Computer graphics (or CG) has changed the way we experience the art of moving images. Computer graphics is the difference between Steamboat Willie and Buzz Lightyear, between ping pong and PONG. It began in 1963 when an MIT graduate student named Ivan Sutherland created the first true computer animation program. Instead of presenting a series of numbers, Sutherland’s Sketchpad program drew lines that created recognizable images.
Late nineteenth-century Britain saw an extraordinary surge in patent disputes over the new technologies of electrical power, lighting, telephony, and radio. These battles played out in the twin tribunals of the courtroom and the press. In Patently Contestable, Stathis Arapostathis and Graeme Gooday examine how Britain’s patent laws and associated cultures changed from the 1870s to the 1920s. They consider how patent rights came to be so widely disputed and how the identification of apparently solo heroic inventors was the contingent outcome of patent litigation.
In mid-twentieth century France, the term “social space” (l’espace social)—the idea that spatial form and social life are inextricably linked—emerged in a variety of social science disciplines. Taken up by the French New Left, it also came to inform the practice of urban planning. In The View from Above, Jeanne Haffner traces the evolution of the science of social space from the interwar period to the 1970s, illuminating in particular the role of aerial photography in this new way of conceptualizing socio-spatial relations.
The assembly line was invented in 1913 and has been in continuous operation ever since. It is the most familiar form of mass production. Both praised as a boon to workers and condemned for exploiting them, it has been celebrated and satirized. (We can still picture Chaplin’s little tramp trying to keep up with a factory conveyor belt.) In America’s Assembly Line, David Nye examines the industrial innovation that made the United States productive and wealthy in the twentieth century.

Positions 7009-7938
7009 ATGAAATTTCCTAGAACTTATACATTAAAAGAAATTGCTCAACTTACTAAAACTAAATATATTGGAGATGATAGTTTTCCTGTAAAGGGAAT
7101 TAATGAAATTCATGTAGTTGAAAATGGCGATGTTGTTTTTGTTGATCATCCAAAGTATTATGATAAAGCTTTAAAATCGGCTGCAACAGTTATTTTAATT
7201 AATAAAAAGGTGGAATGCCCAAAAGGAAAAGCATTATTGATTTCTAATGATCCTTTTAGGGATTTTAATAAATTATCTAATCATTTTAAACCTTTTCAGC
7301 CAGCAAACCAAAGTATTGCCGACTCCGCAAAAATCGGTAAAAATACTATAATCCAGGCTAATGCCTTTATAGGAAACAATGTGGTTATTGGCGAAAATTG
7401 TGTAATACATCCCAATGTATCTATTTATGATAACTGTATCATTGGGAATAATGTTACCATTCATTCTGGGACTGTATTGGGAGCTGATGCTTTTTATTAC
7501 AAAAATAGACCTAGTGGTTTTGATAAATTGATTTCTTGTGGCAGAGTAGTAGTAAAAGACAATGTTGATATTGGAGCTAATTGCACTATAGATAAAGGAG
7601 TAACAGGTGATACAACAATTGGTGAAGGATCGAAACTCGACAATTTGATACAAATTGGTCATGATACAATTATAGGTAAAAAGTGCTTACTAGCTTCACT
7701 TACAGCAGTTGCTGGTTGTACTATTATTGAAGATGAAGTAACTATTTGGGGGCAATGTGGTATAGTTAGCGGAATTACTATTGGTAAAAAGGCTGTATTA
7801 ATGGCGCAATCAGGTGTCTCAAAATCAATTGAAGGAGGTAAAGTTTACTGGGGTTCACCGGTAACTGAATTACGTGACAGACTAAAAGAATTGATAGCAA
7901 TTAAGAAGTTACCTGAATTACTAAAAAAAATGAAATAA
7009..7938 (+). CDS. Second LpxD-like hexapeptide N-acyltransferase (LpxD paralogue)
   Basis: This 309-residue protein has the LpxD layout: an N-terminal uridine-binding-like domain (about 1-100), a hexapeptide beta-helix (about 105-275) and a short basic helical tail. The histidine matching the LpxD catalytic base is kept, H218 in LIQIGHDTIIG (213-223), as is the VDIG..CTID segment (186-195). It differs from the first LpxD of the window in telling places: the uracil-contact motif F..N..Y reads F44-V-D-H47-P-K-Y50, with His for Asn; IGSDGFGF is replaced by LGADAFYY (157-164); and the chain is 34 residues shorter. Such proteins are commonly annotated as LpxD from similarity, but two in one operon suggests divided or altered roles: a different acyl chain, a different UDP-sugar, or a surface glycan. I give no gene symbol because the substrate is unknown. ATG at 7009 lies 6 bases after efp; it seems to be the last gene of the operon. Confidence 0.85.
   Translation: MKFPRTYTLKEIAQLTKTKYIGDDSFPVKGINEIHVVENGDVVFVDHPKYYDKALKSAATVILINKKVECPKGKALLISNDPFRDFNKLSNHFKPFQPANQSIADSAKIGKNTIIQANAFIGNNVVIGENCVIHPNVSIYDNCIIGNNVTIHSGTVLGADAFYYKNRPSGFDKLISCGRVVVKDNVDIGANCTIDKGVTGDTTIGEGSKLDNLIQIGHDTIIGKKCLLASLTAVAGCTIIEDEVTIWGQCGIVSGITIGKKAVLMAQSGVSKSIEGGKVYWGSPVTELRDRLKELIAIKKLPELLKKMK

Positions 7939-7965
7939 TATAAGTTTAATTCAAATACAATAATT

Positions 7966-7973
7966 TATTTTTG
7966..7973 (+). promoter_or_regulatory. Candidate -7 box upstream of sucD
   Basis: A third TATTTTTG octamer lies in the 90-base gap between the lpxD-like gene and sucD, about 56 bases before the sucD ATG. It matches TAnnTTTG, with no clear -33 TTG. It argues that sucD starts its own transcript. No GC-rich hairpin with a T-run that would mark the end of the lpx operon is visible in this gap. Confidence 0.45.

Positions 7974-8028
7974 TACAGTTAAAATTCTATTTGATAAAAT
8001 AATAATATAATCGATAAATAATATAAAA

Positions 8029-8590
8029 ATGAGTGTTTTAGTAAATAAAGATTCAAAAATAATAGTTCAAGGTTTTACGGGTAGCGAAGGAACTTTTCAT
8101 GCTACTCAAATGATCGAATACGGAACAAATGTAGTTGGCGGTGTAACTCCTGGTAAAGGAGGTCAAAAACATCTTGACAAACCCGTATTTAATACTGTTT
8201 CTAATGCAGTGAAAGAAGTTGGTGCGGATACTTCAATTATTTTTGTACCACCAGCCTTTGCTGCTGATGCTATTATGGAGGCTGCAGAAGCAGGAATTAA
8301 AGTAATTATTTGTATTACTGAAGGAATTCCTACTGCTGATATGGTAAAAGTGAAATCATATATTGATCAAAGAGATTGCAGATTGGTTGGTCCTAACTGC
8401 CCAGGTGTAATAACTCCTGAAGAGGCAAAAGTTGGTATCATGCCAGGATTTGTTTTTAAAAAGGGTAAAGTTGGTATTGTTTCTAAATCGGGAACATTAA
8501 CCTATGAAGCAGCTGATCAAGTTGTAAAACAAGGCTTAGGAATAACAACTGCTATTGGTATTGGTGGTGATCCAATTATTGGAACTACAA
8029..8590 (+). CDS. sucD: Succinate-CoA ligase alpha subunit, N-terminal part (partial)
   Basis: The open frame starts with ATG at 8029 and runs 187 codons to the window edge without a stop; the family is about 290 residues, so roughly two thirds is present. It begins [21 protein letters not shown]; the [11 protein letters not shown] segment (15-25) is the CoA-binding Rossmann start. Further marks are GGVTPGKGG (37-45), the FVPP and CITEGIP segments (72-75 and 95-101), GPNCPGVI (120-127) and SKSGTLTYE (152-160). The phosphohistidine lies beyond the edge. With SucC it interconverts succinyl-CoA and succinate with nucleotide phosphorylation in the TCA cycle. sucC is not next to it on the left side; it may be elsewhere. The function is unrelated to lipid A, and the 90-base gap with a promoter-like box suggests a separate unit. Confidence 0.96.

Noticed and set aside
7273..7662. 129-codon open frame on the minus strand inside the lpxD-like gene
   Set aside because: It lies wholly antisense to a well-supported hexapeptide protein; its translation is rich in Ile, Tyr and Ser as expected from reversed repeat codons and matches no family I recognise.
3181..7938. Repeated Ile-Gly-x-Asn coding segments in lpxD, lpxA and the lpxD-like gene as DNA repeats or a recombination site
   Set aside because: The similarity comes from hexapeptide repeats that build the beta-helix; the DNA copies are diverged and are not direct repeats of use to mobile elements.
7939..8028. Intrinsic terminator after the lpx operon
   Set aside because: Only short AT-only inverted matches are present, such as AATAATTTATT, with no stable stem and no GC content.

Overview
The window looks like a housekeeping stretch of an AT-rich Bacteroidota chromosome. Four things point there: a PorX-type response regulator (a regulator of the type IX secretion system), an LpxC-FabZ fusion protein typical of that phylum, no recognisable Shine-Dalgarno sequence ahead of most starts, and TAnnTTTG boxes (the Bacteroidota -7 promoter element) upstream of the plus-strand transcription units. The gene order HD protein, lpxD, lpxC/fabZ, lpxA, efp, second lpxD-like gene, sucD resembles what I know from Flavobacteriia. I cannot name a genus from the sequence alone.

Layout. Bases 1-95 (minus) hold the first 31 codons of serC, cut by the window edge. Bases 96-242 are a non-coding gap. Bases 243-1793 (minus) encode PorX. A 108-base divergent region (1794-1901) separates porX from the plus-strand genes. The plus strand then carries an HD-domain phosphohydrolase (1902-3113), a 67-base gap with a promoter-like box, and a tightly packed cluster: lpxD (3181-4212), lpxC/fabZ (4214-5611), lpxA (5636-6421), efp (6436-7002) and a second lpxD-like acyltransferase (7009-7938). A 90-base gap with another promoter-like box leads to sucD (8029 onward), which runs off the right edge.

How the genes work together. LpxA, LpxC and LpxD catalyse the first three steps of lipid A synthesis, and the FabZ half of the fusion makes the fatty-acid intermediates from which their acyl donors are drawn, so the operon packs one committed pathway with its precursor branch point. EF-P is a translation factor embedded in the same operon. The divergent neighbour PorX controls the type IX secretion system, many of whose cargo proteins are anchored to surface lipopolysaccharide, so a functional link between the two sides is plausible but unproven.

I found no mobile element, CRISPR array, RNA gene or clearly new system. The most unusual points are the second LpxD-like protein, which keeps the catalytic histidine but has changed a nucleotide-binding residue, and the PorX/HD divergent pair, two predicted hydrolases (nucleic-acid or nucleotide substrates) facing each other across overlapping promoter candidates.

Today, women earn a relatively low percentage of computer science degrees and hold proportionately few technical computing jobs. Meanwhile, the stereotype of the male “computer geek” seems to be everywhere in popular culture. Few people know that women were a significant presence in the early decades of computing in both the United States and Britain. Indeed, programming in postwar years was considered woman’s work (perhaps in contrast to the more manly task of building the computers themselves).
In the middle of the nineteenth century, German and Austrian concertgoers began to hear new rhythms and harmonies as non-Western musical ensembles began to make their way to European cities and classical music introduced new compositional trends. At the same time, leading physicists, physiologists, and psychologists were preoccupied with understanding the sensory perception of sound from a psychophysical perspective, seeking a direct and measurable relationship between physical stimulation and physical sensation.
When the fashion industry declares that lime green is the new black, or instructs us to “think pink!”, it is not the result of a backroom deal forged by a secretive cabal of fashion journalists, designers, manufacturers, and the editor of Vogue. It is the latest development of a color revolution that has been unfolding for more than a century.